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When I was studying writing in grad school, my professor would often ask: “If I gave you 10 bucks and sent you into a bookstore to purchase a book, what type of book would you purchase?” I often answered: crime, hard-boiled, or poetry. He would then say, “Well, that’s the genre you need to write.”
I’d like to think A Healthy Fear of Man (US)is an amalgamation of all three. It’s the follow-up to my debut novel, The Science of Paul (US), in which the ex-con and anti-hero, Paul Little, seeks to escape the trappings of Philadelphia where he’s pinned between a volatile gangster facing a failing empire, and the detective who sent Paul to prison for vehicular homicide. Both want something from Paul, actually everyone wants something from Paul. He’s an empty glass, ready to be filled—ready to become whatever someone needs, as long as it gets him one step closer to a peaceful life in North Carolina. In A Healthy Fear of Man, Paul gets his wish. He makes it to N.C.—to the succor of his deceased grandfather’s farm. There, he struggles to make it without money and resources. But it’s the South, where people help their neighbors and where secrets don’t stay hidden. Paul is visited by Bo Fellstone, his grandfather’s old friend, and a precious girl named Gilly. Fellstone wants to help and Gilly wants to be Paul’s pal. But she’s got a secret, the kind that gets her killed. Her body is found floating in Paul’s pond—she’s been beaten and strangled, and DMT is found in her system. And when the sheriff comes knocking on Paul’s door, the only man who can help him clear his name is Fellstone.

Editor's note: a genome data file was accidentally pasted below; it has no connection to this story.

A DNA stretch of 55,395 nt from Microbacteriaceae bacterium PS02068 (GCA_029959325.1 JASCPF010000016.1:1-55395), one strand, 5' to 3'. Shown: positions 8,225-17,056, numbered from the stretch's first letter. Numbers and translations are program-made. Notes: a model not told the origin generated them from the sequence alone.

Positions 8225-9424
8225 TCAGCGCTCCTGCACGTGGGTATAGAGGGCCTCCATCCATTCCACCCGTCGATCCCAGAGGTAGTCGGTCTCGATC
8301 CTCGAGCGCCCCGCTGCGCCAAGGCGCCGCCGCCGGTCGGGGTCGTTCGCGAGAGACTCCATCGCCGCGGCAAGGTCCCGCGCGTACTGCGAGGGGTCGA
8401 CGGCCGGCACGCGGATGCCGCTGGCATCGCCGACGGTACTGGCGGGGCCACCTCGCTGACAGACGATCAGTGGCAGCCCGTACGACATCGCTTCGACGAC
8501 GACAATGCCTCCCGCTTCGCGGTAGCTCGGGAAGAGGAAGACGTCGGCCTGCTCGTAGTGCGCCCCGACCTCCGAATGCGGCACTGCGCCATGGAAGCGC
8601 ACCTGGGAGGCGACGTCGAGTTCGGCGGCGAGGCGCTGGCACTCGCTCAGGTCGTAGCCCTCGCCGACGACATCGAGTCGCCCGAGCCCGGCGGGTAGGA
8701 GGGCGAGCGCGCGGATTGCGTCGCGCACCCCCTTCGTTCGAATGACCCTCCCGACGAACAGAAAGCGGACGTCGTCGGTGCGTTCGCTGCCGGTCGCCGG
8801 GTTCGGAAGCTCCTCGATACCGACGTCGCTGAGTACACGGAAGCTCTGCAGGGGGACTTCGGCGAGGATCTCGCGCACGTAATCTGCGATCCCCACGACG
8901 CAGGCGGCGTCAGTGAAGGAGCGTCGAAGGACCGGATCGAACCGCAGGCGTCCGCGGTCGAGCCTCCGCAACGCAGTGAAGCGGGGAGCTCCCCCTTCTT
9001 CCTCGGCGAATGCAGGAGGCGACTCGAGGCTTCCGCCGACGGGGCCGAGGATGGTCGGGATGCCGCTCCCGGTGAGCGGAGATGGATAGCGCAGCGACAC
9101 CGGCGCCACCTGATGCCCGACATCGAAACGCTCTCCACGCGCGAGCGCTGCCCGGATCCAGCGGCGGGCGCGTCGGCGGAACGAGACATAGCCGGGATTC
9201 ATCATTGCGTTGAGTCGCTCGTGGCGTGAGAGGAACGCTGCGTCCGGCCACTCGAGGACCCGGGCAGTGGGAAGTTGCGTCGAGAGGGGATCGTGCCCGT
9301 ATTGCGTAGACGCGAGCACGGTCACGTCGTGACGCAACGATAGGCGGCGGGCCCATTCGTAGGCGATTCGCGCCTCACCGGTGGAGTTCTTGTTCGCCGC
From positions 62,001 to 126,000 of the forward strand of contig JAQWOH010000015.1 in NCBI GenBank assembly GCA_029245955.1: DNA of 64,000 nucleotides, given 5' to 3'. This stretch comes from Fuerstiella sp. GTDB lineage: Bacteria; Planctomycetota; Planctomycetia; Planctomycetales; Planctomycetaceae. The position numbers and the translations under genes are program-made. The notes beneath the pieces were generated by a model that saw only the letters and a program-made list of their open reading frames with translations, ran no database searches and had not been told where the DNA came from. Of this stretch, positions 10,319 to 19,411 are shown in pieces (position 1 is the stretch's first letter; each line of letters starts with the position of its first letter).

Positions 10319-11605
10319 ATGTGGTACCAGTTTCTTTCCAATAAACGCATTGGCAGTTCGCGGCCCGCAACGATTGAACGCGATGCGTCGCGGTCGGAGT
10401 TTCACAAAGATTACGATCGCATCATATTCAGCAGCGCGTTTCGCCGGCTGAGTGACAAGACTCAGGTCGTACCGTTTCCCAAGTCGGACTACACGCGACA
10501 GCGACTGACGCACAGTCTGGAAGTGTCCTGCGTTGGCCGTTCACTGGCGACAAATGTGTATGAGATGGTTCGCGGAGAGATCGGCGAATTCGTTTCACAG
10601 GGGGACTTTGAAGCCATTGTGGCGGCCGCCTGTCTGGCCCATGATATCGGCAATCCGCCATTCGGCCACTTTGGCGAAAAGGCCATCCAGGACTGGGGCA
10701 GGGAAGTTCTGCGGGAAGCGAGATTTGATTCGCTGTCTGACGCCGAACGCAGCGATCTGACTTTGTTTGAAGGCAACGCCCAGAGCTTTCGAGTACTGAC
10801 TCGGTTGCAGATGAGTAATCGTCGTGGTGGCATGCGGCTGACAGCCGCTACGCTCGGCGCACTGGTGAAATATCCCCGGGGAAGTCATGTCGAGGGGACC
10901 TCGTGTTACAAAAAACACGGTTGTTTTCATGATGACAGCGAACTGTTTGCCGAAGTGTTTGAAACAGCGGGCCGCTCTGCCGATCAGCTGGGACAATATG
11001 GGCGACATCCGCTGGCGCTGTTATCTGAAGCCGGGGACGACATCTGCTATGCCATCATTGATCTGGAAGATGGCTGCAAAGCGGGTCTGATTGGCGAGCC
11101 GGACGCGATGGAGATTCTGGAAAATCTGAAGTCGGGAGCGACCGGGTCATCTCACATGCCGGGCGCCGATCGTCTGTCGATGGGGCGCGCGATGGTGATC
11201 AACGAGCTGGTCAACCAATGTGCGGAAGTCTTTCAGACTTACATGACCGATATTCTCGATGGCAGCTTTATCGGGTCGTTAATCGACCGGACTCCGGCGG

The novel tackles some of the issues that still plague the South. The idea of the New South has always been a myth in my book. Times have changed but the South is about 10 years behind, always has been. And it’s the type of place that seems cut off from the rest of the world. Things happen in the South that don’t make the papers. Crimes are committed, innocent people take the fall or they’re railroaded into taking plea deals. The uneducated, the poor, the weak are faceless pawns in a game of politics, racism, and a reconstruction period that has never ended. It’s like a man told me when I moved to N.C.: “You better watch that uppity walk. You asking for trouble and you can die down here.” It’s best to play slow, to play lame, and to blend in. Otherwise you may find trouble, just by sticking out in a crowd. Paul meets this kind of trouble head on and it’s going to take his wits and will to stay out of jail and above ground.
A Healthy Fear of Man is the second installment in the Paul Little crime series.Visit www.Aaronphilipclark.com to learn more.